(From the June 27, 2011, issue of Rubber & Plastics News)
HENRY, Ill.—A contract dispute between management and workers at the Emerald Performance Materials plant in Henry is entering its fourth month, and the end is not in sight.
On one hand, Teamsters Local 627, which represents workers at the Emerald facility, accused management of seeking draconian pay cuts and trying to compromise safety at the plant.
On the other, Emerald—a producer of specialty polymers, silicones, emulsions and chemicals based in Cuyahoga Falls, Ohio—accused the union of disseminating false and misleading statements about the company's goals, and reaffirmed its commitment to keep the plant both safe and globally competitive.
The Emerald Unions Council, consisting of Teamsters Local 627 and other union locals organizing Emerald facilities across the U.S., held a news conference June 9 outside Henry's Village Hall.
At that point, union officials said, union workers at Henry had been locked out of the plant for more than 10 weeks, and inexperienced replacement workers were running operations there.
Union fights wage cut
At the crux of the dispute, union officials said, is Emerald's demands that workers at Henry accept a 30-percent pay cut and agree to the downgrading of the facility's safety features. This downgrading, they said, included outsourcing of the plant's quality control lab and the elimination of the position of environmental health and safety operator.
“What brought us together is an unprecedented attack on the livelihood of our members,” the council said in a prepared statement. The council also accused Emerald management of trying to force aggressive cuts on workers at the Kalama, Wash., facility, and said Emerald workers in Akron fought back sharp wage cuts in a 2009 contract dispute.
The council was particularly critical of Sun Capital Partners, the private equity firm that formed Emerald Performance Materials in 2006 after buying certain assets of Lubrizol Corp. It accused Sun Capital Partners of being more interested in maximizing current profits than in Emerald's long-term viability.
“We want Emerald to succeed; our livelihoods depend on it,” the council said. “But we believe that Sun Capital's current approach is destroying our company and our jobs.”
Since the June 9 protest, Teamsters Local 627 has received only one brief, pro forma fax from Emerald management, according to Keith Gleason, Local 627 President.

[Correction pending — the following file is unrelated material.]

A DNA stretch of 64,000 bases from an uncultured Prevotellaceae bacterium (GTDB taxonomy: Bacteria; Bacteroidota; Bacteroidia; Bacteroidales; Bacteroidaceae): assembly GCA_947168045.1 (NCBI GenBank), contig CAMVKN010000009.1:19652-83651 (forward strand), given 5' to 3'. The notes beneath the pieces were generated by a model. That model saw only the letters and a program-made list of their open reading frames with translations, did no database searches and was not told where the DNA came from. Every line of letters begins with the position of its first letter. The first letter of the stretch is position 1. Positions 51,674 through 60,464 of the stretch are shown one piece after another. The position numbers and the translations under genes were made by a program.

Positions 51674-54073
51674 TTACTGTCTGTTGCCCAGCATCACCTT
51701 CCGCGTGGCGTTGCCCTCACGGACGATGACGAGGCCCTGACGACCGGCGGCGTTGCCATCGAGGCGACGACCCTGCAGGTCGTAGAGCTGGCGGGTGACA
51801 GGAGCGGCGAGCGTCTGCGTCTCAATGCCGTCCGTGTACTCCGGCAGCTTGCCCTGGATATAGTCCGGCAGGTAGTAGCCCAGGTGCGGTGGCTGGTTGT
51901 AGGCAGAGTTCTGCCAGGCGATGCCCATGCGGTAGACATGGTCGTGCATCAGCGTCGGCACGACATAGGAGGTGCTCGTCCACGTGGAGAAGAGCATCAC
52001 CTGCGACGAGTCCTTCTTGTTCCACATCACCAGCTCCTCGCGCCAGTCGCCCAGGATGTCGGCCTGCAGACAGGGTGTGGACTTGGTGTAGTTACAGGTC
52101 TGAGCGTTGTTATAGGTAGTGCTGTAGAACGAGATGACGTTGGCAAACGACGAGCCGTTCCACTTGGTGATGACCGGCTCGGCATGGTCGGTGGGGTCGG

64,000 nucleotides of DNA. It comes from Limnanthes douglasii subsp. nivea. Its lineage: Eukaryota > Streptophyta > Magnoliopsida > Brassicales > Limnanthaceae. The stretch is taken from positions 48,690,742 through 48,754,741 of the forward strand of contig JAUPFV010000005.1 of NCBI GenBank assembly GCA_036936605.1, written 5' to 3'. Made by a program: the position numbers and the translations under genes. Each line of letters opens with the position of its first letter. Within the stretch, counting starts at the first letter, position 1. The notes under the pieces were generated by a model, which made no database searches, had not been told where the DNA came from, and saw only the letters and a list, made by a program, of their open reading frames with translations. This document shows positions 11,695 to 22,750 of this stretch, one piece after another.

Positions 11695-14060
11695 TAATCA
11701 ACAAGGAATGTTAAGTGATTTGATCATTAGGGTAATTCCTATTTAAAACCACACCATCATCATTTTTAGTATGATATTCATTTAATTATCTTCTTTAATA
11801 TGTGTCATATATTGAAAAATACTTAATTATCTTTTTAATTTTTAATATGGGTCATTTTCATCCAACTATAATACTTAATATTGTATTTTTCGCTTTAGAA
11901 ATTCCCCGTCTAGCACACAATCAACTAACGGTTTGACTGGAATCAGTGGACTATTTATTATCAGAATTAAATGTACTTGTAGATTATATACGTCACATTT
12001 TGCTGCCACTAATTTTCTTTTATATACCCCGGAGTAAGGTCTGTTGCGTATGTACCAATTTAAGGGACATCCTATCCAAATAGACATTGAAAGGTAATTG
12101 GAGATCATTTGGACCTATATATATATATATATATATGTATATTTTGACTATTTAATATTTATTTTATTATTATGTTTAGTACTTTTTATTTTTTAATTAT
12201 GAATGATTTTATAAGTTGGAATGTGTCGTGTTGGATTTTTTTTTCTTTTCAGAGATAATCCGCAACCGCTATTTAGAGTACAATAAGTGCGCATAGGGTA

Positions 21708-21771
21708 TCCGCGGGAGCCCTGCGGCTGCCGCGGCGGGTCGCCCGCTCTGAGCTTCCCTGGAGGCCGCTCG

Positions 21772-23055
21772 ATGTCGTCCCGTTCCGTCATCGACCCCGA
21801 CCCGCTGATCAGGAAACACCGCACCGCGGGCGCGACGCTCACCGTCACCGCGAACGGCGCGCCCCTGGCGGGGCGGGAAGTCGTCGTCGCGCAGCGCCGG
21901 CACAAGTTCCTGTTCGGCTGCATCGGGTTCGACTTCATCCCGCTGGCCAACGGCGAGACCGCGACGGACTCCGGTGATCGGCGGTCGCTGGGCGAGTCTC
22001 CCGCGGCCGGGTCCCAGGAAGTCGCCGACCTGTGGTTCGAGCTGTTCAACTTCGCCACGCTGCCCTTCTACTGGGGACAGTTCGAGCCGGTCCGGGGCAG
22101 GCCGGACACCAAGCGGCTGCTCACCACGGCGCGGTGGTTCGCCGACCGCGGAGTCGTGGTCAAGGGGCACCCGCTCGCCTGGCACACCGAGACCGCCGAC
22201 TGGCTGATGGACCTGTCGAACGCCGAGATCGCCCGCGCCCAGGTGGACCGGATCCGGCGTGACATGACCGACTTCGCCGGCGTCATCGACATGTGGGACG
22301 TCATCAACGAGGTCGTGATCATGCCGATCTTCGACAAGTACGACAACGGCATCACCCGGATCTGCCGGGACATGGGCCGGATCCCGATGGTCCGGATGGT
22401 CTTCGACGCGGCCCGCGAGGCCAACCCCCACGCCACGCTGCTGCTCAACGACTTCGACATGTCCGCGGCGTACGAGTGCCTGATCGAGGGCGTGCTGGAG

“We received their offer on a Sunday,” Gleason said regarding the original lockout. “We indicated to the company that we were willing to negotiate, but we were locked out at 3 p.m. the following day.”
In a June 17 statement, Emerald Performance Materials said it is disappointed in what it calls deceptive tactics by the Teamsters.
“These tactics serve to distract from the main focus of contract negotiations, which are based totally on the need to make this plant competitive,” the company said.
“We have an ongoing commitment to the safety of the plant, its workers and the community,” Emerald said.
Since acquiring the Henry factory in 2006, it has invested more than $10 million in enhancing plant safety and reduced overall plant emissions by more than 60 percent, it said.
Experienced management employees, supplemented by trained temporary workers, currently staff the Henry plant, the company said.
“We remain committed to reaching an agreement that will help make this plant competitive with foreign manufacturers, especially China,” Emerald said.
The company has met with the union multiple times through a federal mediator, and the next meeting is scheduled for July 5, it said.
Emerald Performance Materials is known for products such as its Hypro reactive liquid polymers and Nychem specialty emulsions, both formerly sold under the Hycar brand name.
The company has eight operations and about 700 employees, according to Emerald.